I agree that some aspects of the research are disappointing and that their lack of knowledge of effective EO use negatively affected how the study was set up, but...

From the paper's summary:
"Self-report and unobtrusive mood measures provided robust evidence that lemon oil reliably enhances positive mood compared to water and lavender regardless of expectancies or previous use of aromatherapy. Moreover, norepinephrine levels following the cold pressor remained elevated when subjects smelled lemon, compared to water or lavender. DTH responses to Candida were larger following inhalation of water than lemon or lavender. Odors did not reliably alter IL-6 and IL-10 production, salivary cortisol, heart rate or blood pressure, skin barrier repair following tape stripping, or pain ratings following the cold pressor."

I think it's fantastic that there is now a paper out there that states unequivocally that lemon oil positively enhances mood. In my opinion, that's a pretty big step.

It would be interesting to see what the authors would have to say if you questioned them directly about the design of the experiment.

Look, Kyle Porter at OSU is the third author, and he apparently enjoys clarifying research questions! ;)

June said...

This is indeed a bunch of malarky. While I love the amount of communication available to us all these days, we need to use common sense and not believe everything we hear. Programs like this do a great disservice to the public.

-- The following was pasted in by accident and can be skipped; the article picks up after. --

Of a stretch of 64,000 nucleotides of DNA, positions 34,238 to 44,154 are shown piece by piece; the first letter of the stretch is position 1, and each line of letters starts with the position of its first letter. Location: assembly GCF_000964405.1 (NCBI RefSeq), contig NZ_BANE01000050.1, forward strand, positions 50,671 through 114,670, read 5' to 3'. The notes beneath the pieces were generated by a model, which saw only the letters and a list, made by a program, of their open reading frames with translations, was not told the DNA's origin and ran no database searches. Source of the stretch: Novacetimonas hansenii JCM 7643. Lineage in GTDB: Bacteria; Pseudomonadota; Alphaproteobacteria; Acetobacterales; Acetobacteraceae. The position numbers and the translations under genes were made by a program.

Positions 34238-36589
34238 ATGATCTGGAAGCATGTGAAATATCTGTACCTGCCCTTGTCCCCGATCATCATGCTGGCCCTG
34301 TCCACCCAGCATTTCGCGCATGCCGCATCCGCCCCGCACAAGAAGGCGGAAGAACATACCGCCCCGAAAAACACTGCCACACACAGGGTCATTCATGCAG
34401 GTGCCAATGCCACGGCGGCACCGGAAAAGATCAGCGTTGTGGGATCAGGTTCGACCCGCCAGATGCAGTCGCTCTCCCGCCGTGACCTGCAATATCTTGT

As a society we are over-exposed to quick fixes, astounding use of antibiotics and a pill for every problem. Essential oils are very effective but they do take longer because they are bringing the body and mind into natural balance. Half the people I know are taking anti-depressants which only "work" so long as you keep taking them. We are becoming an addicted society.

Meditation and appropriate use of Essential Oils can achieve wonders while being pleasurable. And that's my two cents worth! ;-)

Ginger said...

speaking of main stream research what do you make of the study that was popular last year about tea tree and lavender being bad for boys and men? http://www.sciencedaily.com/releases/2007/01/070131204136.htm

Marge said...

Regarding the lavender/tea tree brouhaha...that has pretty well been regarded to be more "bad science." Robert Tisserand is one of the foremost experts on essential oil safety. He wrote one of the many rebuttals about Journal article. It's posted on the NAHA site:
http://www.naha.org/articles/Tisserand,%20R.%20Gynecomastia2_2007.pdf

The Australian Tea Tree growers published their own rebuttal:

www.attia.org.au/get_file.php?id=10